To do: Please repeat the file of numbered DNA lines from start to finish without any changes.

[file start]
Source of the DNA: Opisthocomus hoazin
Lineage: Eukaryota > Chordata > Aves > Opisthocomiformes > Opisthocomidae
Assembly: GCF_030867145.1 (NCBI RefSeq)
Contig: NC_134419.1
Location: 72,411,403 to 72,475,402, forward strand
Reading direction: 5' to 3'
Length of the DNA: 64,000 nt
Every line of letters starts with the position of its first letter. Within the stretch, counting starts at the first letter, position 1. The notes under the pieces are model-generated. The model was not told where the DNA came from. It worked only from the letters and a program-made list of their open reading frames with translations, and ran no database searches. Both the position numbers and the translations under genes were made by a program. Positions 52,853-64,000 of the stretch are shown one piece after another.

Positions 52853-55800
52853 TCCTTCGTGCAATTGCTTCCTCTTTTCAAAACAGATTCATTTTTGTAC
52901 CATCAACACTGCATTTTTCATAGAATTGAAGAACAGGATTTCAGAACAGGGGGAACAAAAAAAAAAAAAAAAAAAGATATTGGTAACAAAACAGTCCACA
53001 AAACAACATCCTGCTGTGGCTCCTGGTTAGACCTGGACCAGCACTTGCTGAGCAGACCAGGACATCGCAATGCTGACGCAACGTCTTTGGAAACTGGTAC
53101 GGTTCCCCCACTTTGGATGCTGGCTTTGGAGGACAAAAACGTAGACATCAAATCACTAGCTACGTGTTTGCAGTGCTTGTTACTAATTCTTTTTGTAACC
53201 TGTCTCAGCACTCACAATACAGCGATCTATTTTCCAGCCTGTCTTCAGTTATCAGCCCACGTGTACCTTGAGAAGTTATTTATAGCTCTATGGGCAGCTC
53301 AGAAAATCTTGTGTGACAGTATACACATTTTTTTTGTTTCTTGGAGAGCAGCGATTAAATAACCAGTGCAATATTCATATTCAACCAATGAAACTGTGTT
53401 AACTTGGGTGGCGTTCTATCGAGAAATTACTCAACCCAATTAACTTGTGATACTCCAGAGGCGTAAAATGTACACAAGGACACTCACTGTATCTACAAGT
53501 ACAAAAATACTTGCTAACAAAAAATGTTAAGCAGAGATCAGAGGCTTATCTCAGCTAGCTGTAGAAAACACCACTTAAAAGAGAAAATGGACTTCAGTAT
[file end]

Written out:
Source of the DNA: Opisthocomus hoazin
Lineage: Eukaryota > Chordata > Aves > Opisthocomiformes > Opisthocomidae
Assembly: GCF_030867145.1 (NCBI RefSeq)
Contig: NC_134419.1
Location: 72,411,403 to 72,475,402, forward strand
Reading direction: 5' to 3'
Length of the DNA: 64,000 nt
Every line of letters starts with the position of its first letter. Within the stretch, counting starts at the first letter, position 1. The notes under the pieces are model-generated. The model was not told where the DNA came from. It worked only from the letters and a program-made list of their open reading frames with translations, and ran no database searches. Both the position numbers and the translations under genes were made by a program. Positions 52,853-64,000 of the stretch are shown one piece after another.

Positions 52853-55800
52853 TCCTTCGTGCAATTGCTTCCTCTTTTCAAAACAGATTCATTTTTGTAC
52901 CATCAACACTGCATTTTTCATAGAATTGAAGAACAGGATTTCAGAACAGGGGGAACAAAAAAAAAAAAAAAAAAAGATATTGGTAACAAAACAGTCCACA
53001 AAACAACATCCTGCTGTGGCTCCTGGTTAGACCTGGACCAGCACTTGCTGAGCAGACCAGGACATCGCAATGCTGACGCAACGTCTTTGGAAACTGGTAC
53101 GGTTCCCCCACTTTGGATGCTGGCTTTGGAGGACAAAAACGTAGACATCAAATCACTAGCTACGTGTTTGCAGTGCTTGTTACTAATTCTTTTTGTAACC
53201 TGTCTCAGCACTCACAATACAGCGATCTATTTTCCAGCCTGTCTTCAGTTATCAGCCCACGTGTACCTTGAGAAGTTATTTATAGCTCTATGGGCAGCTC
53301 AGAAAATCTTGTGTGACAGTATACACATTTTTTTTGTTTCTTGGAGAGCAGCGATTAAATAACCAGTGCAATATTCATATTCAACCAATGAAACTGTGTT
53401 AACTTGGGTGGCGTTCTATCGAGAAATTACTCAACCCAATTAACTTGTGATACTCCAGAGGCGTAAAATGTACACAAGGACACTCACTGTATCTACAAGT
53501 ACAAAAATACTTGCTAACAAAAAATGTTAAGCAGAGATCAGAGGCTTATCTCAGCTAGCTGTAGAAAACACCACTTAAAAGAGAAAATGGACTTCAGTAT